B.C. launches Crown prosecutor hiring drive to help address repeat violent offending

A Crown prosecutor is pictured outside B.C. Supreme Court in Vancouver on July 28, 2020. (Ben Nelms/CBC - image credit)
A Crown prosecutor is pictured outside B.C. Supreme Court in Vancouver on July 28, 2020. (Ben Nelms/CBC - image credit)

The British Columbia Prosecution Service has launched a recruitment drive for Crown lawyers and other staff, part of a series of recent measures to address repeat violent offending.

A statement from the service says it's aiming to hire up to 40 Crown counsel this year, some to fill vacancies created by the dedication of prosecutors to repeat violent offender response teams.

Those teams are part of the province's safer communities action plan launched by Premier David Eby soon after he was sworn in last November.

At the time, Eby said the plan has two key tracks: enforcement, recognizing "zero tolerance'' for violence in communities, and intervention, or preventing crime before it happens through services that address root causes.

Officials have said the response teams will consist of police, prosecutors and probation officers who will focus on repeat offenders, while the province also plans to add 12 mental health response teams, some Indigenous-led.

The service says it's looking for lawyers with at least six years of trial experience and preferably with expertise in criminal law.

"We are open to qualified applicants across the country," said Dan McLaughlin, spokesperson for the B.C. Prosecution Service.

According to McLaughlin, the service plans to have these new hires in their roles by this spring.

The job posting for Crown counsel to join the prosecution service shows openings in more than 20 communities from Metro Vancouver to Dawson Creek in northeastern B.C., with the potential for hiring in additional locations.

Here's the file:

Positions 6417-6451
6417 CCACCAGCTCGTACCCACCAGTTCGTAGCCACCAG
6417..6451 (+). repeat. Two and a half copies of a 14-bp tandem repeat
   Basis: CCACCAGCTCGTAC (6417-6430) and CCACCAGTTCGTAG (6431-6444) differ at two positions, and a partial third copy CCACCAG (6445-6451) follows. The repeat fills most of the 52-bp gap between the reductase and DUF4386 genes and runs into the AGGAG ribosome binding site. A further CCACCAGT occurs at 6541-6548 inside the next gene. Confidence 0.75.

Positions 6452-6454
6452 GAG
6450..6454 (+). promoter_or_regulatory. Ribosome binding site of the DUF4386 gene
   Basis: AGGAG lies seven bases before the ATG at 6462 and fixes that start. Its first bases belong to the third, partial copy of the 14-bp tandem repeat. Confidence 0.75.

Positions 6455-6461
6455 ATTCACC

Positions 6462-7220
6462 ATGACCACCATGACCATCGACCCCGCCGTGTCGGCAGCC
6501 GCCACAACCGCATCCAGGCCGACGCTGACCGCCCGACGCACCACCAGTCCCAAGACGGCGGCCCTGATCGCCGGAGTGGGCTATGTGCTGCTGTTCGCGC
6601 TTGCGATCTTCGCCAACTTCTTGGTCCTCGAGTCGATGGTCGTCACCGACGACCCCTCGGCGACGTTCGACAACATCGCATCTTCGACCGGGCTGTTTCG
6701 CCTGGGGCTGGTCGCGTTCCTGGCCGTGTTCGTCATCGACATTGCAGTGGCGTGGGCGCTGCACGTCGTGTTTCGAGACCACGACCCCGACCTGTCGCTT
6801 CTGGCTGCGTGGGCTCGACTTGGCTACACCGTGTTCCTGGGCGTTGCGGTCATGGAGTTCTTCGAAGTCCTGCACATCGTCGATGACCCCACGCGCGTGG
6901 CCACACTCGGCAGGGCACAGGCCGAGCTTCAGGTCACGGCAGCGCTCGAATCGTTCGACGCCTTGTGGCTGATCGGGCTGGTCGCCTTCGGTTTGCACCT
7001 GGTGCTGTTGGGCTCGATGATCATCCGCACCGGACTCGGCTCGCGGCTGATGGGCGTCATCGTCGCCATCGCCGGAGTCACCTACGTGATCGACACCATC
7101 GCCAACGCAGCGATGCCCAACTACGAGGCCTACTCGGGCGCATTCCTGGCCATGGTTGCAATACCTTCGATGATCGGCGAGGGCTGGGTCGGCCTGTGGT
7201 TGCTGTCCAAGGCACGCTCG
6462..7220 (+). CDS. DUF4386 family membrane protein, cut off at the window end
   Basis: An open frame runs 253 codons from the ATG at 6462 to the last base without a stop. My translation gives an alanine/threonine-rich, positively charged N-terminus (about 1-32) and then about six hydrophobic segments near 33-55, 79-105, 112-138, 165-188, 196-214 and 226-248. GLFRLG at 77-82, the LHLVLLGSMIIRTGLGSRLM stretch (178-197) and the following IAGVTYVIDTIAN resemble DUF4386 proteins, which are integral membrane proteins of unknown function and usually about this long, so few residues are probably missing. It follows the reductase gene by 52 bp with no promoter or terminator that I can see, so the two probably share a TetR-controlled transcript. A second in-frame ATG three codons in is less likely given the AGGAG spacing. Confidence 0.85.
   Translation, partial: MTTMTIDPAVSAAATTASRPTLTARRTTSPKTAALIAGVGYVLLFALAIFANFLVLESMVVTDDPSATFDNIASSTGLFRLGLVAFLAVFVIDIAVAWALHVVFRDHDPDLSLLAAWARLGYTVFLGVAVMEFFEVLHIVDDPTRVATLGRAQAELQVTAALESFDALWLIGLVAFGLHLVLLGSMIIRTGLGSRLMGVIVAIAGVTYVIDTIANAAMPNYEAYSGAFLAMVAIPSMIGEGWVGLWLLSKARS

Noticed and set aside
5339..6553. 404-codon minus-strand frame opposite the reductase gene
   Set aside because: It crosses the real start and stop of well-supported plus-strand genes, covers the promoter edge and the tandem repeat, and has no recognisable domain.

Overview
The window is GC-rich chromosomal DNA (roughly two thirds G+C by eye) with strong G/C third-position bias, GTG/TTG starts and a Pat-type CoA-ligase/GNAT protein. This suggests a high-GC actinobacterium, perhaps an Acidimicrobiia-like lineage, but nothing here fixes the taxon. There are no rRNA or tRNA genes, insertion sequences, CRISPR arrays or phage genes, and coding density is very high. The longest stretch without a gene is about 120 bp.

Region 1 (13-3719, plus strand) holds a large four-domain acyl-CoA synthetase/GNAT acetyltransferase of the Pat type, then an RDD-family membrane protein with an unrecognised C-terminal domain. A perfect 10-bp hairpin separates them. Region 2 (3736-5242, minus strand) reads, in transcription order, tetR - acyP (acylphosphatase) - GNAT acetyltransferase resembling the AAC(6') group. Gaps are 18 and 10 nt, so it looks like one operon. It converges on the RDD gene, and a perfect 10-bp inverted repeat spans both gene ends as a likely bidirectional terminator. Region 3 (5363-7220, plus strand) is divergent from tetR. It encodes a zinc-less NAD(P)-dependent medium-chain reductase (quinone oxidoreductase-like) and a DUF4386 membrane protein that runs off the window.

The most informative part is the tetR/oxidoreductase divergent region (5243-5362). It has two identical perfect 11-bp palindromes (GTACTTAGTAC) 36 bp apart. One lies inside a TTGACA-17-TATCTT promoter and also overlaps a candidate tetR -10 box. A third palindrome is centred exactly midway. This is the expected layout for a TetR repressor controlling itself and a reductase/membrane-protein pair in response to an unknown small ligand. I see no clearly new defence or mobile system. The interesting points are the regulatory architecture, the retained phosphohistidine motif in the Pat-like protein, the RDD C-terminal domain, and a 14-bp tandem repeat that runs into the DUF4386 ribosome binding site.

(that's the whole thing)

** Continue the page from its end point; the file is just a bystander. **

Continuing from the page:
B.C Attorney General Niki Sharma had her attention on Dawson Creek this week.

She remotely attended a city council meeting Monday to discuss the provincial government's approach to crime and repeat offenders in the community after being invited by a group of business owners and residents concerned about crime rates in the city.

Chad Hipolito/The Canadian Press
Chad Hipolito/The Canadian Press

Mayor Darcy Dober says the biggest issue is repeat offenders and how much of the police force's time they take up and what he sees as a lack of accountability for their actions

"I feel that the AG understood some of the difficulties and restraints this puts on the RCMP to do their job properly," said Dober, speaking Tuesday on CBC's Daybreak North.

Dober said he is optimistic that the situation could improve after Sharma's appearance at council.

The Opposition Liberals have been critical of what they call the government's "catch-and-release'' policy on repeat violent offenders, citing incidents of people being arrested for alleged violent attacks and being released on bail soon after.

Eby has said the provincial action plan is needed in part because federal changes to the bail system have made it more difficult to hold people who commit repeat, violent offences in custody until they've stood trial.